Photos by Zuzana Ľudviková

Satay pancakes à la Huize Milky Way

‘I never eat sweet pancakes anymore’

Photos by Zuzana Ľudviková
In many student houses, having dinner together is a daily repeated ritual. Who’s joining in, who’s cooking, and most importantly: what’s for dinner? UKrant stops by to see what’s cooking. Final installment: Huize Milky Way.
13 December om 11:03 uur.
Laatst gewijzigd op 21 December 2022
om 11:46 uur.
December 13 at 11:03 AM.
Last modified on December 21, 2022
at 11:46 AM.
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Door Tim van de Vendel

13 December om 11:03 uur.
Laatst gewijzigd op 21 December 2022
om 11:46 uur.
Avatar photo

By Tim van de Vendel

December 13 at 11:03 AM.
Last modified on December 21, 2022
at 11:46 AM.
Avatar photo

Tim van de Vendel

Satay pancakes à la Huize Milky Way

For 12 pancakes

1 box of pancake mix
Half a litre of milk
3 eggs (unless you have the kind of mix that already includes eggs)
Half a litre of Leffe Blond
450 grams of stir-fry vegetable mix
500 grams of peanut sauce
350 grams of (vegetarian) chicken
Sweetened soy sauce
Nasi goreng spices
Bag of prawn crackers
Crispy fried onions
Wok oil
Onion and garlic to taste


Chilli sauce/sambal
Finely cut red pepper

Beforehand, marinade the chicken with the soy sauce and nasi spices.

Bake the pancakes according to the instructions on the box but replace half a litre of milk with half a litre of beer, preferably Leffe Blond.

Fry the chicken until golden brown, then add the garlic, onion, stir-fry vegetables, and wok oil. Stir-fry until cooked.

Heat up the peanut sauce in a pan or in the microwave. Finely cut the cucumber and peppers.

To construct a satay pancake, spread peanut sauce on the pancake. Add some chicken-and-vegetable mix and add crispy fried onions, pepper, sambal, cucumber, and prawn crackers to taste. Finally, fold your pancake in half.

Sierd and Marnix are working hard in the kitchen. They’ve got two frying pans on the stove and there’s a large bowl with pancake mix on the counter as well as a stack of pancakes. ‘We decided to use beer batter’, says Marnix. ‘That means we substituted some of the milk for beer.’

The two often cook for the rest of the house, they say. ‘We usually ask in the afternoon who will be home for dinner.’ The other four roommates join in, lured by the convenience.

Marnix, Sierd, and the others – three girls, three boys – live in the Marsstraat in Paddepoel. ‘This used to be an all-guys’ house’, says Sierd. ‘But when we were looking for new roommates, we didn’t select anyone for their gender. We just invited the best people.’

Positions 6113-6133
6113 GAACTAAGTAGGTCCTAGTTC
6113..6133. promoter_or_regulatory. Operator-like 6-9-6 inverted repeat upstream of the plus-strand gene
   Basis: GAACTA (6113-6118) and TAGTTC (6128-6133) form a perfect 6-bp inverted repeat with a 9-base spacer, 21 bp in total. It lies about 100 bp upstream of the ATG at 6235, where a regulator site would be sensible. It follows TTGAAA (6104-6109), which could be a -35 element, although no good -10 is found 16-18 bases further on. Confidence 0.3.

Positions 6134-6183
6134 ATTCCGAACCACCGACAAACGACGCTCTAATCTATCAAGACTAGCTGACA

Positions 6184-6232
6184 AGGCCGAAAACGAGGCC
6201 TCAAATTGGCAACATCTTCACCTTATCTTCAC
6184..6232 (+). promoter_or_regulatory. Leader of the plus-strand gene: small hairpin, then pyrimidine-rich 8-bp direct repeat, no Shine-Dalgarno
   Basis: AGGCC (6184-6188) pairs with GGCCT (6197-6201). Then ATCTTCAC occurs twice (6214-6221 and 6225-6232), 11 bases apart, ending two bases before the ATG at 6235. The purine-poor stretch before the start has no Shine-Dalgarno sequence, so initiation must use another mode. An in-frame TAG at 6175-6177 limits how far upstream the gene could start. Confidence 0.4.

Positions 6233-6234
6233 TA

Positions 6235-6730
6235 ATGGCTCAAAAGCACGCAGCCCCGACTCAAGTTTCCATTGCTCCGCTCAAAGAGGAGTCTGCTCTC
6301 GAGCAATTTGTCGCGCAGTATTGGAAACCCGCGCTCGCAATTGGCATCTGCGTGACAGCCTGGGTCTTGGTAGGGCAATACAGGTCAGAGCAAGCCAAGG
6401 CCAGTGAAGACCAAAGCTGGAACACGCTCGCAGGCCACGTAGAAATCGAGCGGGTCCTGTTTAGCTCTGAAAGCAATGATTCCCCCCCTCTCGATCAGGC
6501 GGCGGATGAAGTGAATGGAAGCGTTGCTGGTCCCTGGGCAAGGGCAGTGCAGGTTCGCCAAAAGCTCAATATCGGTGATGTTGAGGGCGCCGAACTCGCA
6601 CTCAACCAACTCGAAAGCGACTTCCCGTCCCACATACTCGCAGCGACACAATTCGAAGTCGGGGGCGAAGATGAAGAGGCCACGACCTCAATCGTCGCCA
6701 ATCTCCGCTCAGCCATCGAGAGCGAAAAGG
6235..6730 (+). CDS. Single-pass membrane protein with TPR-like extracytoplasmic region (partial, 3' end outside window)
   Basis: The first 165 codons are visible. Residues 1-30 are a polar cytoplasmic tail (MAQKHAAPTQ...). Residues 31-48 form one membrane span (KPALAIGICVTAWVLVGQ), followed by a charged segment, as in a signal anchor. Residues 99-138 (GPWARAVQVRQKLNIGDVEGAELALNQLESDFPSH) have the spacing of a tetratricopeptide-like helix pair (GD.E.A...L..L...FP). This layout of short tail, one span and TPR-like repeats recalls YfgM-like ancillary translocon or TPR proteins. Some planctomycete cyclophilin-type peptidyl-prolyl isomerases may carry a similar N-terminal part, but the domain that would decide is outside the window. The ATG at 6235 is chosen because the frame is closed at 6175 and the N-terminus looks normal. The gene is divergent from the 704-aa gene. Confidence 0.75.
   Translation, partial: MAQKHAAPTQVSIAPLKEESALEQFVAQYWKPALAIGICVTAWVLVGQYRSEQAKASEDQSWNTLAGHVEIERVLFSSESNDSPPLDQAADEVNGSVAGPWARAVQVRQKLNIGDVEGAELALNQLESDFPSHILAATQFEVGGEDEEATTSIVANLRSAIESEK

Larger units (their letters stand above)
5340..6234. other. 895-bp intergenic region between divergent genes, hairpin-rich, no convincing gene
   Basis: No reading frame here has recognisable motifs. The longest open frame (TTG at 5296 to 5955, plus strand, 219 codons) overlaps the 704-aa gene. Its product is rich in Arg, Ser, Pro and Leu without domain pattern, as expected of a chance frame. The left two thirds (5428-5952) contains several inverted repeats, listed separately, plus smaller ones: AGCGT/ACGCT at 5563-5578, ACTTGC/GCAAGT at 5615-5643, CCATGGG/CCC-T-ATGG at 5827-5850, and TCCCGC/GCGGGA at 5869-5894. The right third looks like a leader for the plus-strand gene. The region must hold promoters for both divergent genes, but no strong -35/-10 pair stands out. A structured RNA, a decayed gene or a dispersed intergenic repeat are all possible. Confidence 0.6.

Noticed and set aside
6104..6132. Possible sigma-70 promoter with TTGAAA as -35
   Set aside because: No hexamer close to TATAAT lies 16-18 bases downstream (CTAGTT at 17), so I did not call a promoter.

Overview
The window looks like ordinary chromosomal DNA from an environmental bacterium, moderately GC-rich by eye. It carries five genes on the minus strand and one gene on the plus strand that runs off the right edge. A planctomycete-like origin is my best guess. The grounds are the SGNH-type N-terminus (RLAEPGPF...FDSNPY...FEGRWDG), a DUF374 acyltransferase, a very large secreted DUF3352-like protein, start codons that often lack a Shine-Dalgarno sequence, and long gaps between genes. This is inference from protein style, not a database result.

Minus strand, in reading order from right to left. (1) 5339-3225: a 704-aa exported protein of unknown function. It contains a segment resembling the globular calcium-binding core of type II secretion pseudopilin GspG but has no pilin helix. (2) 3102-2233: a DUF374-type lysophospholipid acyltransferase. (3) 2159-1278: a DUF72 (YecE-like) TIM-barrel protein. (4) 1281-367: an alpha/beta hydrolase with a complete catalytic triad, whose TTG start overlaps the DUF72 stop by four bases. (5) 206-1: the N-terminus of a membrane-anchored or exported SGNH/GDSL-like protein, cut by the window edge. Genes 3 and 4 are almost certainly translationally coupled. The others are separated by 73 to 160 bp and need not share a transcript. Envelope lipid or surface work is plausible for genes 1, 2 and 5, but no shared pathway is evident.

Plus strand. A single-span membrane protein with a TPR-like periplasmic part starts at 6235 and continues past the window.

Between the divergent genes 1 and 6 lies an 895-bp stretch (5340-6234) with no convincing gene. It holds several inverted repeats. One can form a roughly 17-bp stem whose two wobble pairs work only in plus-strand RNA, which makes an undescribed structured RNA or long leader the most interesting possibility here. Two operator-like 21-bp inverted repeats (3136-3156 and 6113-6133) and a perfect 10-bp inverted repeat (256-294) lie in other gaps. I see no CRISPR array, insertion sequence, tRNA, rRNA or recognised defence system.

As the stack of pancakes grows, Ayla walks in with the seventh, honorary roommate: Frenkie the cat. ‘It’s not even our cat’, she says. ‘He just shows up.’

A nearby student house that Frenkie also frequents told them he belongs to a family near them and that his real name is Kiko. ‘What a shit name!’ Marnix exclaims. ‘Who looks at Frenkie and thinks his name is Kiko?’

In the middle of the dining room in the small kitchen is the real seventh roommate: fish Way. ‘Mandy once considered buying a horse’, says Marnix. But since horses aren’t cheap, it would’ve meants she’d have to move back in with her parents. ‘We decided to prevent that, so we bought two fish: Milky and Way, named for the house.’ Milky has since died, but Mandy still lives in the house.

Town house

‘How many people are we for dinner’, asks Sierd, holding his spatula. Femke isn’t sure. ‘Is Matthijs home?’ she asks. He isn’t, but the housemates add some folding chairs to the table after all.

‘This isn’t your typical stately student house’, says Marnix. ‘To be honest, it’s kind of nice.’ The house is situated on a small square of town houses. In the middle of the square is a playground, which is where they took the picture of all of them that hangs above the kitchen table.

‘In summer, we spend a lot of time in the backyard, but that doesn’t get any sun after three p.m.’, says Marnix. ‘We often move to the square to have a barbecue.’ They don’t have to worry about the neighbours on the square: ‘We always play volleyball with our neighbours’ kids.’

The neighbours to the back are a different story. ‘There’s one woman who leaves for work early in the morning’, explains Sierd. The police have shown up in their backyard several times. One time, they actually got their feet wet. ‘We’d filled this little pool with water to keep our beer cold and put it right behind the gate’, Marnix says. ‘The officers stepped right into it when they showed up. Fortunately, they had a sense of humour about it.’

Peanut sauce and prawn crackers

While they’re talking, the chefs put various hot pans and bowls on the table: peanut sauce, chicken with vegetables, prawn crackers, and a large stack of pancakes. ‘Dig in!’ Marnix says.

Sierd knows how confused people get when they hear about the house’s speciality dish: satay pancakes. ‘Most people just stare at me’, he says. ‘But there’s no reason it can’t work.’ The roommates start a spirited discussion about what savoury things you can and cannot put on a pancake. ‘I never even eat sweet pancakes anymore’, says Sierd.

After their first pancake, Ayla and Marnix rush out: they have volleyball training. Mandy flees upstairs to study, leaving Femke and Sierd alone in the kitchen. ‘Coffee?’ Sierd offers. There’s a large coffee maker next to the aquarium. ‘It’s about the only thing in the house that works properly.’

The pair talk about their day and tell each other tall stories, aided by a little Frisian liquor. In the end, chef Sierd decides it’s time for him to hit the books. ‘You can do the dishes, right, Femke?’

Photo by Zuzana Ľudviková